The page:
WASHINGTON – The Supreme Court on Monday upheld a federal law that forbids providing training and advice to terrorist organizations even about entirely peaceful and legal activities, saying it does not violate the free speech rights of those who want to help.

The court ruled 6-3 that Congress and the executive branch had legitimate reasons for barring “material support” to foreign organizations deemed to be terrorists in the USA Patriot Act.

Those challenging the law “simply disagree with the considered judgment of Congress and the executive that providing material support to a designated foreign terrorist organization – even seemingly benign support – bolsters the terrorist activities of that organization,” Chief Justice John Roberts wrote for the majority.

“That judgment, however, is entitled to significant weight, and we have persuasive evidence before us to sustain it.”

He was joined by the court’s conservatives – Justices Antonin Scalia, Anthony Kennedy, Clarence Thomas and Samuel Alito – as well as its most liberal member, retiring Justice John Paul Stevens.

Justice Stephen Breyer took the relatively unusual step of reading his dissent from the bench, saying the court had abandoned its role of protecting individual liberties under the First Amendment because of national security threats Congress did not adequately justify.

“In such cases, our decisions must reflect the Constitution’s grant of foreign affairs and defense powers to the president and to Congress but without denying our own special judicial obligation to protect the constitutional rights of individuals,” Breyer said.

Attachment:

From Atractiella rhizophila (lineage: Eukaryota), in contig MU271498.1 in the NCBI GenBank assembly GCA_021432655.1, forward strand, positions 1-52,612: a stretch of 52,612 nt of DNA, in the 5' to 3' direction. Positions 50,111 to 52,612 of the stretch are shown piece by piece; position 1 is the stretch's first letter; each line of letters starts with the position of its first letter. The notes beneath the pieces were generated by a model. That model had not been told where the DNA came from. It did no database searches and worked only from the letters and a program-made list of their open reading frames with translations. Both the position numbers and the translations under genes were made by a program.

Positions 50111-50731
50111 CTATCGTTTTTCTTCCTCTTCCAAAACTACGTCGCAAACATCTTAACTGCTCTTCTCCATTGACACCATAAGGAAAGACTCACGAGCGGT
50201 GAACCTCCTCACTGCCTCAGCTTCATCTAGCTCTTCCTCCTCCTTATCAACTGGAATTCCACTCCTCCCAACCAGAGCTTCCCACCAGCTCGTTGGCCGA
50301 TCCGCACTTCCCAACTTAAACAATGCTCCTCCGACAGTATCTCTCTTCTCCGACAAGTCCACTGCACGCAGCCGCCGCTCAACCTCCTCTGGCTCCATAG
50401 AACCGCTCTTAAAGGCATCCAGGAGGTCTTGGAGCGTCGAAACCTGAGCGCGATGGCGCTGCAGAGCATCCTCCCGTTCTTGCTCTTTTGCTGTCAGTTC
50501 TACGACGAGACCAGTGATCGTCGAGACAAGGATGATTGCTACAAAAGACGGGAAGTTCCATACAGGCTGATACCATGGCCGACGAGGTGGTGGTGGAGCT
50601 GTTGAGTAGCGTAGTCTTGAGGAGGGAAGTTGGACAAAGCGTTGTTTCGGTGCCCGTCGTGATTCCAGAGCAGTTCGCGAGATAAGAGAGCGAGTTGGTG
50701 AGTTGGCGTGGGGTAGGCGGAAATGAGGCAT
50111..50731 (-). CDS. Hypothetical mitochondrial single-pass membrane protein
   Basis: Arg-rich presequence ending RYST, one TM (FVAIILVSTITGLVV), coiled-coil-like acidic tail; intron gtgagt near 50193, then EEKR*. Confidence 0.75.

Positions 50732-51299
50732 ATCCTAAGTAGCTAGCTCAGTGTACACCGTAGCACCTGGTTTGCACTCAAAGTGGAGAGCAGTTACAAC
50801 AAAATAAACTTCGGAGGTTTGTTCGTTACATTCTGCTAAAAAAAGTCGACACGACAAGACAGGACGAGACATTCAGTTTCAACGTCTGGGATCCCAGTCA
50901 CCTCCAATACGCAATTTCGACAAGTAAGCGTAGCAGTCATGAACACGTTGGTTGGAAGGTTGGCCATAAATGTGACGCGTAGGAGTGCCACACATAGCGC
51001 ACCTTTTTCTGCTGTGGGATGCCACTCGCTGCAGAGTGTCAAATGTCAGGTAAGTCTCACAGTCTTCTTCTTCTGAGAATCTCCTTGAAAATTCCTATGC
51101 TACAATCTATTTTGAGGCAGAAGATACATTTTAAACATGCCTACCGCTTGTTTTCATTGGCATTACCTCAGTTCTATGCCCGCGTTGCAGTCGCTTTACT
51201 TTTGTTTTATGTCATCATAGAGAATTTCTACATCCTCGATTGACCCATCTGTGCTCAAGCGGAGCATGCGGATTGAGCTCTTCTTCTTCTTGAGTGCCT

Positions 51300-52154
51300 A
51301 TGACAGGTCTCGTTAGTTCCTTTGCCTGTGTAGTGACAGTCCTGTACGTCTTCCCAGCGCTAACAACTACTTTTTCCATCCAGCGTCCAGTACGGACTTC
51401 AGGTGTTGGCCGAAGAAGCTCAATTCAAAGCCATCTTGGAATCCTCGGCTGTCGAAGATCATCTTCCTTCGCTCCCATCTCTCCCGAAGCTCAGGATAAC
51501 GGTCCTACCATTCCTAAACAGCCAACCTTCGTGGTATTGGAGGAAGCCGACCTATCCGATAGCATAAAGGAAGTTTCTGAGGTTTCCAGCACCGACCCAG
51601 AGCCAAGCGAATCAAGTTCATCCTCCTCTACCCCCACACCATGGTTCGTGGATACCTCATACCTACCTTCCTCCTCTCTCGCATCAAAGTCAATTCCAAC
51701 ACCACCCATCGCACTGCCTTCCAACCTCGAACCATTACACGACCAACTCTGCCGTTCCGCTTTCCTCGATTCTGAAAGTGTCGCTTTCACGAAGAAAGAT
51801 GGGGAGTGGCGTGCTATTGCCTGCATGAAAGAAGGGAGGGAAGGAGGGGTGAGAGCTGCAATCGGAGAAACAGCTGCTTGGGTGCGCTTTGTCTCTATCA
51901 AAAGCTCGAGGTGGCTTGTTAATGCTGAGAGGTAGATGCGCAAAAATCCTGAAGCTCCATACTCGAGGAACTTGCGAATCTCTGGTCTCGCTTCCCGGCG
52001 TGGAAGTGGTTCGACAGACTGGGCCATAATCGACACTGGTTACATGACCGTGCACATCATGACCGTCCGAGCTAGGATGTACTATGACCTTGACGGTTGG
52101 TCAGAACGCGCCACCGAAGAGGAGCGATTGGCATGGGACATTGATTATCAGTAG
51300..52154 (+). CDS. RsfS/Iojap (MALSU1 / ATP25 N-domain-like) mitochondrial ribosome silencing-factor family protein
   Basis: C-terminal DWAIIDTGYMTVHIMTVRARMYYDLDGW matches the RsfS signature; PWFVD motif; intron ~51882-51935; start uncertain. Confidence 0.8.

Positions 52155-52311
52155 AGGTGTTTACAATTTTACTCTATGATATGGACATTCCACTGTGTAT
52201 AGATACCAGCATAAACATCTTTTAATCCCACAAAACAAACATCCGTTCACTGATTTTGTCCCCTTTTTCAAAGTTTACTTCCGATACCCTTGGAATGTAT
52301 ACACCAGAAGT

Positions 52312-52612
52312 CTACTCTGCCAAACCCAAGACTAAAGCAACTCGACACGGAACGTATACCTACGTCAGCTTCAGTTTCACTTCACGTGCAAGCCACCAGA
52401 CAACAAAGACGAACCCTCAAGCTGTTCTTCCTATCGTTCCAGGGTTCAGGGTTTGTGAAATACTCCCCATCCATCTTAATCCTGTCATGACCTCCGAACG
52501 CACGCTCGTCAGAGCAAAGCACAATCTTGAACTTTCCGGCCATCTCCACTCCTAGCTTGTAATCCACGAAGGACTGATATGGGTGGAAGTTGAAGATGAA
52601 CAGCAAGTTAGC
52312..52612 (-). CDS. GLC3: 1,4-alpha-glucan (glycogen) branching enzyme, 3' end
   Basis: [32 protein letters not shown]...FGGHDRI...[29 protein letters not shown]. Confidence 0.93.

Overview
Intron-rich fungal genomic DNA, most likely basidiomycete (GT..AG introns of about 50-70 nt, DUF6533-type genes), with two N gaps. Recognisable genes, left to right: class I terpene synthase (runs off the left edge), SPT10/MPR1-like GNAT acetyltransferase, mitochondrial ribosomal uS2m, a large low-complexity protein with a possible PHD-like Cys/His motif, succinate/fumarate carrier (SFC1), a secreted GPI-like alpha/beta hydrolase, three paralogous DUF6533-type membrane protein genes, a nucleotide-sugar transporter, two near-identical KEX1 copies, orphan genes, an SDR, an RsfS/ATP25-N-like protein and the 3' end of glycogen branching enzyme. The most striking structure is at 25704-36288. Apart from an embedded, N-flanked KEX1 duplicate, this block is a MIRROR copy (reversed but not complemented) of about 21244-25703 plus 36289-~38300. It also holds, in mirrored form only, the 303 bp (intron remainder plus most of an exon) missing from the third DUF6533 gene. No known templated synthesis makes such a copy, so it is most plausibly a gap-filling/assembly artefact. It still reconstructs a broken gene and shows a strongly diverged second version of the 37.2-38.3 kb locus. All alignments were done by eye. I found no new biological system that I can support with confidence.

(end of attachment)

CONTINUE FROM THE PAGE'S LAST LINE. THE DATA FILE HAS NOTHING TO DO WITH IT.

“That means that national security does not always win.”

He was joined in the dissent by Justices Ruth Bader Ginsburg and Sonia Sotomayor.

Human rights groups said they were stunned by the ruling.

David Cole, a Georgetown law professor who represented the aid groups at the Supreme Court, said the court essentially ruled that “the First Amendment permits the government to make human rights advocacy and peacemaking a crime.”

The Obama administration said the law has been used about 150 times since the Sept. 11, 2001, terrorism attacks. But it has rarely been used for the kind of speech involved in this case.

The aid groups that challenged the law had trained a Kurdish group in Turkey on how to bring human rights complaints to the United Nations and assisted them in peace negotiations.

They suspended the activities when the U.S. designated the Kurdish organization, known as the PKK, a terrorist group in 1997. The groups wanted to give similar help to a group in Sri Lanka, but it also was designated a terrorist organization by the U.S. in 1997.

Nearly 48 organizations are on the State Department list, including al-Qaida and Hamas.

The humanitarian groups, including the California-based Humanitarian Law Project; Ralph Fertig, a civil rights lawyer; and Nagalingam Jeyalingam, a physician, want to offer assistance to the Kurdistan Workers’ Party in Turkey or the Liberation Tigers of Tamil Eelam in Sri Lanka.

The government says the PKK has been involved in a violent insurgency that has claimed 22,000 lives. The Tamil Tigers waged a civil war for more than 30 years before their defeat last year.

Both foreign organizations are “deadly groups,” Roberts wrote, that have caused harm to Americans.

It is easy to see how money is “fungible,” Roberts wrote; funds used for humanitarian aid to the groups could free up money that could be used for violent ends.

But he said the same was true of “material support.”